Wiley Corbett, M.D.
She is Renowned as America's First Woman to
An obituary in the New York Times says,
“Elizabeth Wiley Corbett was widely known as the
first (American) woman doctor.” She began
practicing medicine when she was about 22 and
continued until her death. ■ Elizabeth Jane
Wiley was born July 10, 1833, on a farm near
Kent, Indiana. She was Scottish on both sides of
her family. Her great grandfather emigrated to
Virginia just before the American Revolution.
Her mother was a Maxwell whose forebears
included Weirs and Campbells from southern
Scotland. ■ Higher education for women was not
commonplace in America during the early 1800s.
Elizabeth was expected to stay home sewing,
weaving, cooking, and scrubbing while her
brothers attended school. She read their
textbooks and soon was being tutored by her
self-educated father, Preston P. Wiley. When her
mother was stricken with typhoid, she determined
at age 14 that she was going to be a physician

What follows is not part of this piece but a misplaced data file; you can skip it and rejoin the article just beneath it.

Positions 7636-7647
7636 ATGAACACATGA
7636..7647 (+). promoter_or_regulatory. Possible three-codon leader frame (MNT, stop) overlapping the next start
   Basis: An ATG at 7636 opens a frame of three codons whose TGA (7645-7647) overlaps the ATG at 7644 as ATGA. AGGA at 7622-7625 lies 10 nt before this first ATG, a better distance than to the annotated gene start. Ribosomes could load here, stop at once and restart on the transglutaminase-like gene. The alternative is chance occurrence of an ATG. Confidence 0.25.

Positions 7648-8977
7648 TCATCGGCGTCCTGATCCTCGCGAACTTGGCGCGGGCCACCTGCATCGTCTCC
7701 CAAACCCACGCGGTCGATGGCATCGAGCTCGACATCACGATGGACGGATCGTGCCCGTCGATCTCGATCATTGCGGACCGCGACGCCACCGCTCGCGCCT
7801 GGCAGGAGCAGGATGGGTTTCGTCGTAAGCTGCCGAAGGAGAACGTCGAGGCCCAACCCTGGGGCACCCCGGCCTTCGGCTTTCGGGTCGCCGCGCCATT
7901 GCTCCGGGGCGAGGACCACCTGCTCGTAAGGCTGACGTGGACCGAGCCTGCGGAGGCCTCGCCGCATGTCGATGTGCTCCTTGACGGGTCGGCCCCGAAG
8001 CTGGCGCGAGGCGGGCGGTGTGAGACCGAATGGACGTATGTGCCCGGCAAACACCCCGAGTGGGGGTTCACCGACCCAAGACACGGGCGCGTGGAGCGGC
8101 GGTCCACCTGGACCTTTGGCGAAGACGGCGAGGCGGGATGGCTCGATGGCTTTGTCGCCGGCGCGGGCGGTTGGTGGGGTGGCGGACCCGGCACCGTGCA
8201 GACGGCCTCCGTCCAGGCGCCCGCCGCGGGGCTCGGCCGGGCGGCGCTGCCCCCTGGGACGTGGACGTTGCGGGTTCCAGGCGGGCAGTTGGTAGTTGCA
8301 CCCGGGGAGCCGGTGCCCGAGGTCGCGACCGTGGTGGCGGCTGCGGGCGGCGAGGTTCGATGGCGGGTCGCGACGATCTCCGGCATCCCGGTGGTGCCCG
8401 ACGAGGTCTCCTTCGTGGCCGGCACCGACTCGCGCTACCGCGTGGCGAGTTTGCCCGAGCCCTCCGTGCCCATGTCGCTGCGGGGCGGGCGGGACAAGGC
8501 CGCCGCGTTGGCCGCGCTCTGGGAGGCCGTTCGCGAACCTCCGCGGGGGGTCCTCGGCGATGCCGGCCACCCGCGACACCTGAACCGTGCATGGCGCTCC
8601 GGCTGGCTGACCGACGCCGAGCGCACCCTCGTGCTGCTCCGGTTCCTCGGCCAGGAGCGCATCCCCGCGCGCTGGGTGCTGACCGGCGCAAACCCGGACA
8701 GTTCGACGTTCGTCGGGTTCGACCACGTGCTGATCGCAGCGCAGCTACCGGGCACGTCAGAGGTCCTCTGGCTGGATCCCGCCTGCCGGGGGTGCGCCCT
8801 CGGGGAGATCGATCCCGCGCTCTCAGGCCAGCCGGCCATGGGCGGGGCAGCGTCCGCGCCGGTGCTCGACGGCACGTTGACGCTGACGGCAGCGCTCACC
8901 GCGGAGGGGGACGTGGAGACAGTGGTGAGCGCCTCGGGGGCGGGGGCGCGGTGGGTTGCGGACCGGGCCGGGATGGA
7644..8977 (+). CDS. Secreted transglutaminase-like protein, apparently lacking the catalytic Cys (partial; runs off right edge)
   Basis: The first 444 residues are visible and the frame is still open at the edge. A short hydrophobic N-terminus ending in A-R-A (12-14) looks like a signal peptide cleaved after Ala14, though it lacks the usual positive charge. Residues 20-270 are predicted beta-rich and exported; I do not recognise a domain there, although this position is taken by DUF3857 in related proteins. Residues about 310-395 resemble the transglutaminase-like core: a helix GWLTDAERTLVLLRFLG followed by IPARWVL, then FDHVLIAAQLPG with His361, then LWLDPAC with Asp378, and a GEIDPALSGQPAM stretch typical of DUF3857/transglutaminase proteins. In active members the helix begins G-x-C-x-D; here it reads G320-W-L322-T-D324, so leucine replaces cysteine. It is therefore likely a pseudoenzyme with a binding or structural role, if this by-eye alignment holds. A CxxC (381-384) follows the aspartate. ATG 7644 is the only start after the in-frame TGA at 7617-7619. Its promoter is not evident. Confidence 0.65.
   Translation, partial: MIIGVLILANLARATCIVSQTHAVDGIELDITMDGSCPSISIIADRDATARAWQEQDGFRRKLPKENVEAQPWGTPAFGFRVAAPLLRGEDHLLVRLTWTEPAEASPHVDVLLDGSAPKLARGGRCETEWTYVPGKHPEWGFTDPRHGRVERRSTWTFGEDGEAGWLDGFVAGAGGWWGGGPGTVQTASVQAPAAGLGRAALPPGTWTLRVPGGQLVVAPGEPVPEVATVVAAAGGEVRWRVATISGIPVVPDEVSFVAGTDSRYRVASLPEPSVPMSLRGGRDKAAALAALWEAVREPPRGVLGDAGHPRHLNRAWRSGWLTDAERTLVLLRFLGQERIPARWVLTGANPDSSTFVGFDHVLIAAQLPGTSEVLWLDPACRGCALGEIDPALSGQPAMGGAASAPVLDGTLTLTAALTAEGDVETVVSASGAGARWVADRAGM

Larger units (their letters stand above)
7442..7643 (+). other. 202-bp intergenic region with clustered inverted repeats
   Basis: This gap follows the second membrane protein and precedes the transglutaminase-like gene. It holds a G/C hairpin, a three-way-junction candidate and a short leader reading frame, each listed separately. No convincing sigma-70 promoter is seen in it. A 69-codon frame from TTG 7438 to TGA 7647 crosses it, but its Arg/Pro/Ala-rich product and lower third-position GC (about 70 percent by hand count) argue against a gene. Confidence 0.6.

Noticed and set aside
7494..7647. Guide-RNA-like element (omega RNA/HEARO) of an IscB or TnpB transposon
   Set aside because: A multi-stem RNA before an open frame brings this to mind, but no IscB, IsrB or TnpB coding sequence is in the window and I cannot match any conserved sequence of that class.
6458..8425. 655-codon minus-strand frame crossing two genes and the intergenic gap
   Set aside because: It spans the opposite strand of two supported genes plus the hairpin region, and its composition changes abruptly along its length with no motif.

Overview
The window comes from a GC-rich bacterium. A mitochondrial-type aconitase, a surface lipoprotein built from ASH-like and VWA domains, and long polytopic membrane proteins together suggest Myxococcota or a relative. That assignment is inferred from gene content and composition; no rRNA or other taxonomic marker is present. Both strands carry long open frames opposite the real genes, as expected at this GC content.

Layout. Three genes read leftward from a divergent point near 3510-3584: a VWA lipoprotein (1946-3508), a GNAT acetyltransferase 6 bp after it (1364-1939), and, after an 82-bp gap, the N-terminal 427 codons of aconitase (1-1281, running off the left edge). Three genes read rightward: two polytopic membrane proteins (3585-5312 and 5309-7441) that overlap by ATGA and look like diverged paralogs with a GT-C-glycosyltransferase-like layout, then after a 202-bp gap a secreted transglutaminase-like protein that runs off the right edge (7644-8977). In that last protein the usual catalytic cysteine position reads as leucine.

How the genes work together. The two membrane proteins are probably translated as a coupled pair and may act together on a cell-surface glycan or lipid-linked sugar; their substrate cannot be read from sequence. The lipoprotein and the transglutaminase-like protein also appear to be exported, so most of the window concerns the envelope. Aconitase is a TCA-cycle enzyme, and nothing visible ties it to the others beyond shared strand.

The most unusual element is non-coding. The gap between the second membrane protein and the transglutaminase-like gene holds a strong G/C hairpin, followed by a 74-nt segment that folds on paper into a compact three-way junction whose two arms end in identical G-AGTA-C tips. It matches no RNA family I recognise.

to alleviate suffering. ■ Refused admission to
the nearby all-male Hanover College because she
was female, she entered Antioch College in Ohio.
Here she had a chance to meet the famed educator
Horace Mann, the college president. Finishing
there, she enrolled in a small uncertified
medical school in New York. She moved to San
Francisco and started her medical practice. It
was not until 1870 that she received her M.D.
degree from the University of Michigan. ■ She
married another physician, Dr. Samuel Corbett,
and spent much of her later life fighting the
entrenched prejudice against women doctors. Much
of her time was devoted to the medical problems
of women and children in gynecology, obstetrics,
and pediatrics. She died in Washington, D. C.,
on June 4, 1916.
Wayne Rethford, President Emeritus
Illinois Saint Andrew Society
Scottish-American History Club
2800 Des Plaines Avenue
North Riverside, IL 60546